6. Use Offline Maps
Accessing maps online (or using apps that do the same thing, as the Google Maps Android app does) sucks up a ton of data. If you travel often, storing maps on your Android device instead of accessing them online will save you money and could even save your life if you get lost in a location where your phone doesn't work (places like remote roads, mountain passes, or even a foreign country).
There are plenty of great offline map apps for Android, including the default Android map app: Google Maps. To download sections of a map for offline use in Google Maps, open up Google Maps and tap the "…" button. Navigate to Settings, Labs, and check Pre-cache map area. You can now download sections of Google Maps (one 10-mile radius at a time) by tapping an area on the map, waiting until an address loads, tapping the arrow, scrolling to the bottom of the screen, and tapping the "Pre-cache map area" option. These downloads take a few minutes, but they're worth it if you know you'll be offline. Make sure to download them over a Wi-Fi connection to minimize your data usage.
7. Don't Stream
Streaming music and movies from services such as Netflix, Hulu, Pandora, and Spotify is a huge data drain. According to PCWorld's tests, watching YouTube videos for just 10 minutes per day can easily push you past 1GB in a month, while listening to Pandora for 1 hour per day uses about 1.76GB of data in a month.
The obvious solution is to stop streaming media over your cellular data connection. You'll probably want to give up watching Netflix and Hulu over your data connection altogether--but if you happen to be a big Netflix or Hulu watcher and you don't have reliable access to Wi-Fi, you may want to consider upping your data cap.
If you can't live without your favorite YouTube videos, you can download the free TubeMate app, which allows you to download videos from YouTube and watch them on the go. Remember to do this over a Wi-Fi connection!
Chronic music streamers should check out the offline playback modes of their favorite streaming apps. Both Slacker Radio and Spotify offer offline playback modes, though you must be a paying subscriber to use them. Slacker Radio's offline playback mode caches your personalized radio stations, while Spotify's offline playback mode downloads all of your playlists so you can listen without a network connection.
8. Don't Obsessively Clear Your Cache
Another mobile browser tip: if you don't clear your cache often, you'll end up using less data because your browser won't have to constantly redownload images and other Website assets. If you like to visit the same Website often, obsessively clearing your cache forces your device to redownload the same basic information each time you visit the site. It's a waste of data, and if you use a task-killer app you might be wasting that data without knowing it.
That's because lots of Android task-killer apps automatically clear your phone's cache to free up memory. Clearing your cache occasionally is a smart idea, but if you rely on a task-killer app, you're probably doing it too much and wasting data. Since you own an Android device, it's a safe bet that someone told you to download a task-killer app, such as Advanced Task Killer Free, to maximize your battery life. However, PCWorld tests have shown that task killers don't really work all that well--at best, you'll eke out a few extra minutes' worth of juice. At worst, task killers can actually degrade your device's battery life.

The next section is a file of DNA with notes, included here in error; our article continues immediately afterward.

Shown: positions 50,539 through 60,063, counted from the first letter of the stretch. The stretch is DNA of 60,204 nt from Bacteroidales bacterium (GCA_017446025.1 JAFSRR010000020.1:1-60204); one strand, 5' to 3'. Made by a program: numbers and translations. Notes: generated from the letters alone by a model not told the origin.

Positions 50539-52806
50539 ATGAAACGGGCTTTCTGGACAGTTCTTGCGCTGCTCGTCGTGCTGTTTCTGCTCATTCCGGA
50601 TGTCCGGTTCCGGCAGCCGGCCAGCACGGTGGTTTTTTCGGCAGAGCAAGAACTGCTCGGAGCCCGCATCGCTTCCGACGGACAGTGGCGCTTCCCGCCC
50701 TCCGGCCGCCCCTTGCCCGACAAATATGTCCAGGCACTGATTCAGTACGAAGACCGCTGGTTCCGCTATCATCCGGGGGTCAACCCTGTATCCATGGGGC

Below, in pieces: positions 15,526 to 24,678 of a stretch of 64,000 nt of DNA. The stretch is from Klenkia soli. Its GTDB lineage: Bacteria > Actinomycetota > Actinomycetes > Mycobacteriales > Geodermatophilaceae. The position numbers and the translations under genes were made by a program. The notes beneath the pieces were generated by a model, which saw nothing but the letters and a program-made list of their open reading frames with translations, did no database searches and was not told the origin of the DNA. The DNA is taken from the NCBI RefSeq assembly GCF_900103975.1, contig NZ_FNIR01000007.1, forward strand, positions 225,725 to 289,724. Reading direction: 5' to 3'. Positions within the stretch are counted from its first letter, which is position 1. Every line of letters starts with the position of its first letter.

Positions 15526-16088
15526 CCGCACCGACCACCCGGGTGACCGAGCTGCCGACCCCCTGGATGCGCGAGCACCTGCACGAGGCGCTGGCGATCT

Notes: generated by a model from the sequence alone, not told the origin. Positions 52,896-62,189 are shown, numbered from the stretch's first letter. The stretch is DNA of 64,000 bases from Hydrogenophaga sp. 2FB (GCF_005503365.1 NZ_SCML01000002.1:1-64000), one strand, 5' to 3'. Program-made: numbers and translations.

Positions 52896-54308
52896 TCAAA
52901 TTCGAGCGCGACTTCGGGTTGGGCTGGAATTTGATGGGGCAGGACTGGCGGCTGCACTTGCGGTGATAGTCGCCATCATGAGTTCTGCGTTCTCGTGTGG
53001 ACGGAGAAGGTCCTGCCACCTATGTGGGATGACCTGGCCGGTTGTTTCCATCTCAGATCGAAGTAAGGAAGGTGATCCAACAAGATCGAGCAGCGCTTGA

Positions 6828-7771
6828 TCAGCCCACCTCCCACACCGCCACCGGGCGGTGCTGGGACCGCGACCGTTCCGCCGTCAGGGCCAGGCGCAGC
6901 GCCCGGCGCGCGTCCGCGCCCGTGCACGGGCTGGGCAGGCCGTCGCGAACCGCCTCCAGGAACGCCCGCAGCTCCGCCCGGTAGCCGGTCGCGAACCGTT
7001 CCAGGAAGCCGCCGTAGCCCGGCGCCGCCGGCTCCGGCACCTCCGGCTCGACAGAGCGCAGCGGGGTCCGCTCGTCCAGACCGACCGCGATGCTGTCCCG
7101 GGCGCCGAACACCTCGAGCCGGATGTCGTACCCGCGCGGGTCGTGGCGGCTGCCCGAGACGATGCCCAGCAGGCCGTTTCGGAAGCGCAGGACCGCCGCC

9. Block Apps from Using Background Data
Lots of Android apps are designed to run--and sometimes even boot up--in the background. That's part of the reason why many Android users employ task-killer apps--to keep unnecessary apps from running in the background and wasting memory.
Having lots of apps running in the background also leads to unnecessary cellular data usage. The easiest thing to do is to make sure that your phone doesn't sync with servers unnecessarily; do this by navigating to Settings, Personal, Accounts & Sync, and turning the automatic syncing feature off. This change will ensure that apps like Gmail, Twitter, and VZ Backup Assistant aren't constantly connecting to the Internet and downloading the latest mail/Tweets/contact info. Instead, you'll have to manually download these updates.
You can take things a step further by blocking your apps from accessing cellular data networks while they are running in the background. You can use a free app like DroidWall to block apps from using data, but there's a catch--it works only on rooted phones. However, if you root your phone using this handy how-to guide, you can install DroidWall and control which apps are allowed to access your cellular data network.
10. Get Creative With Device Tethering
Both AT&T and Verizon have hinted about introducing shared data plans--possibly with rollover megabytes--but we've yet to see anything concrete. While we wait for these mythical plans to come about, we can (sort of) simulate them with some clever tethering tricks.
For example, I own a Verizon Samsung Galaxy Nexus with a (grandfathered-in) unlimited data plan. I also own an AT&T 3G iPad. Instead of paying for data on my iPad ($30 for 3GB), I pay Verizon an extra $20 for the ability to tether my iPad to my Nexus when I need an on-the-go Internet connection.
Tethering often costs more than just paying for additional data, so use caution; review your data plan beforehand to verify that this tethering trick is a good idea.
These are merely a few ways that you can use less data and (hopefully) pay a lower wireless bill. Go forth, use less data, and share your creative tips for circumventing cellular data caps in the comments!